"[Luis] Derbez also added he hopes the group and its members are prosecuted.'— NewsChannel5 KRGVTV/KRGVDT, April 14.
Derbez' further diplomatic observations:
He "hopes for complete integration between America and Mexico one day."
"One thing I can tell you is that the U.S. of the 21st century is not the U.S. of the 19th century."
Luis Derbez made these remarks during his Imperial Progress to the University of Texas Pan American in extreme south Texas. (The full version of the integration remark is in the linked KRGVTV/KRGVDT video).
VDARE.COM has already noted that this man is a bitter and dedicated enemy of the historic American nation. He is fortunate that he was not making these remarks before the men who founded Texas in the 19th century. Probably he would not have needed his return travel arrangements
From Iraq, our Allan Wall tells us he's having trouble with what might be renewed military censorship of immigration reform sites—any VDARE.COM readers know more? He writes:
"There seems to be a problem here with my VDARE internet connection. Up until yesterday, after my earlier article, it was working fine. Beginning yesterday though, I have been unable to enter VDARE.com. I even tried to enter through my website, but it didn't work. I also noticed that it's not possible to enter Project USA, FAIR and American Patrol (but I can enter CIS). [VDARE.COM note: A triumph for CIS chief Mark Krikorian's assiduous triangulation policy!] Now it doesn't say 'Access Denied' as it did before, but rather something more innocuous such as 'We can't find VDARE.com.' What concerns me is that it's been that way since yesterday, and that other websites dealing with immigration are also unavailable. Coincidence—or are they denying access again?"
In a recent article, you wrote
"The flow of Mexicans to the north can be strategically contained either by improving the quality of Mexican economic life, or by suppressing opportunities in U.S. life. The former cannot be done, given cultural rigidities and impermeabilities. The latter can be attempted, but at great cost to American business interests and ideals. Congress could pass a law imposing huge fines on any American enterprise that hires illegal workers. Collateral pressures could be applied, involving driving licenses, hospitals, schools. Are we willing to adopt such measures?" Can We Stop Illegals?, April 8, 2005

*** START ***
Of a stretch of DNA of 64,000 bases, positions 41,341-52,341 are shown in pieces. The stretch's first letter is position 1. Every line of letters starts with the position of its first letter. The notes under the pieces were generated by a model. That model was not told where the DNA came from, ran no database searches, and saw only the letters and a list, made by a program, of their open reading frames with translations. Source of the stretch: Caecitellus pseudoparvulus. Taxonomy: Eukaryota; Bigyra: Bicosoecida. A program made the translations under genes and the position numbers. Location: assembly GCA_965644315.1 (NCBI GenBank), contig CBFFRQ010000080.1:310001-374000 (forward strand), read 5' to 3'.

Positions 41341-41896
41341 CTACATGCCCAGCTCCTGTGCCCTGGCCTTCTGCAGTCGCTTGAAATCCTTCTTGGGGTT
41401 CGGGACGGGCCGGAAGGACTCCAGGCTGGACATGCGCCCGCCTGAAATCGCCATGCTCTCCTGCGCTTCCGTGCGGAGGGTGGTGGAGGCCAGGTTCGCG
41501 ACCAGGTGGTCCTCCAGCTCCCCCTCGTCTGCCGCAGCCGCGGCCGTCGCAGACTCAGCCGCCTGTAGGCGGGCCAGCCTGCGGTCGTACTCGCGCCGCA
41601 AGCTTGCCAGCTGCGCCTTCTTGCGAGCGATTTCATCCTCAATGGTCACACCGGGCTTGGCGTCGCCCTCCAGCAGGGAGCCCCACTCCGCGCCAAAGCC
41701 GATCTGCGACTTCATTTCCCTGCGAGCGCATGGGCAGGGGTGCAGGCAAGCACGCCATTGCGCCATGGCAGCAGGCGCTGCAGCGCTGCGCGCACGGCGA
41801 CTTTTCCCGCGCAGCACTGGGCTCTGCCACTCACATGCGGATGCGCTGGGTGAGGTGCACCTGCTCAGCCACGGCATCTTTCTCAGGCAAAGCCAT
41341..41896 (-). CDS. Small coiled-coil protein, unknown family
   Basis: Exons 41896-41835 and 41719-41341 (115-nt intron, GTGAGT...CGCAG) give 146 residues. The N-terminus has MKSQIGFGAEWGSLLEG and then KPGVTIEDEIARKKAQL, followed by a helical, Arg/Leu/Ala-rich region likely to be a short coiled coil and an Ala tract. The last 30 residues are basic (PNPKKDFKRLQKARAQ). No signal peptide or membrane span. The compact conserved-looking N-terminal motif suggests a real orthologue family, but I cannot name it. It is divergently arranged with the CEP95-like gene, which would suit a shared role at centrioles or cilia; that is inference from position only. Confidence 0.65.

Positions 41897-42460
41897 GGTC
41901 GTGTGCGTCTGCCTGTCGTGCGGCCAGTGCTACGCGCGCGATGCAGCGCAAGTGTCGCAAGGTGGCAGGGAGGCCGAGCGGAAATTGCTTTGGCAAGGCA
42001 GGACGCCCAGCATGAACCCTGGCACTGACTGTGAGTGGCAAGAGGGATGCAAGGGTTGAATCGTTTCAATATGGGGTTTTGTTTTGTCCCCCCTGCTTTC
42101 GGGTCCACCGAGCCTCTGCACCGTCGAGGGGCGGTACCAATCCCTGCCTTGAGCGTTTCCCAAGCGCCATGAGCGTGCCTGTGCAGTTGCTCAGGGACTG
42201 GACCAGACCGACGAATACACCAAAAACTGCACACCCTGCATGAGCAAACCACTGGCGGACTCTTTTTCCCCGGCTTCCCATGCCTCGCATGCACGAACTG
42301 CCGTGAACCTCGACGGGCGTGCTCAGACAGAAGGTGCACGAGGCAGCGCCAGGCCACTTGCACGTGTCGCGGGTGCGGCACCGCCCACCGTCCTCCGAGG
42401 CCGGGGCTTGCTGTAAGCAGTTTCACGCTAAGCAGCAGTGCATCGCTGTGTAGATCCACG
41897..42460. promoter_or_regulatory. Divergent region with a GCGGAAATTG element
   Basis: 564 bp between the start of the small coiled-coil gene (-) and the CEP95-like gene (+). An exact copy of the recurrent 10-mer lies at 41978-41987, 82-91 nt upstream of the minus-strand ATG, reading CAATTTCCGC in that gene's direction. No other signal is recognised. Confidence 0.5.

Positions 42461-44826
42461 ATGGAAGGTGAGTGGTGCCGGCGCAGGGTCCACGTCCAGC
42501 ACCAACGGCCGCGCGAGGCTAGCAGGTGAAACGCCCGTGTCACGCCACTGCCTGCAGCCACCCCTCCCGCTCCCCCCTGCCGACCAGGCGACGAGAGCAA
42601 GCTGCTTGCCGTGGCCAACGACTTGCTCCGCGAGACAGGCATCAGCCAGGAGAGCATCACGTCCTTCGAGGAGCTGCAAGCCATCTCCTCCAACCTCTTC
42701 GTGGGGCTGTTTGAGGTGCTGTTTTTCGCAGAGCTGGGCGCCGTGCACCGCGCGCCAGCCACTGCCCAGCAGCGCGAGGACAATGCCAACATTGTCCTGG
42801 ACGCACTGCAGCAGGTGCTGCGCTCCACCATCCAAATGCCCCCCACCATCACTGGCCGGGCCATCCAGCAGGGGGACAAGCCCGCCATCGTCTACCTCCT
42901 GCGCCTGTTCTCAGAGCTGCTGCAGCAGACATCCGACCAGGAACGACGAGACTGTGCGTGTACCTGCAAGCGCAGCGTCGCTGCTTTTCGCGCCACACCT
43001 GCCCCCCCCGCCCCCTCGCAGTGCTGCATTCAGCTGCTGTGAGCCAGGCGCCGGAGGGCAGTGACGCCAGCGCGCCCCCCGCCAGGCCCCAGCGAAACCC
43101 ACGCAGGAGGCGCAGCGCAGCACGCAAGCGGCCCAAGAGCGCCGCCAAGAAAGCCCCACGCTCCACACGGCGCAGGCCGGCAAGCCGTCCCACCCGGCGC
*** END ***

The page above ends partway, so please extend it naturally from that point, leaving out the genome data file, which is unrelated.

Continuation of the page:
Mexican states differ rather markedly in their tendency to produce migrants and to accept migrants internally. Furthermore, claiming that just because the PRI or PAN can't improve opportunities in Mexico, it can't be done is showing a rather extreme lack of imagination or willingness to investigate—and frankly has twinges of racism attached to it.
On the other point, fines on U.S. employers of illegal aliens are part of the law of the land—law which the party you supported has chosen not to enforce—benefiting key blocks of supporters—but at enormous cost to the public.
What this would mean is that a younger, poorer generation of Americans would get a chance to use these assets legally.
You used to support responsibility and law and order. What happened?
If the US tax and regulatory structure is such that it mandates use of illegal aliens, that should be fixed.
But it won't be until the law is taken seriously by those that have benefited the most from it.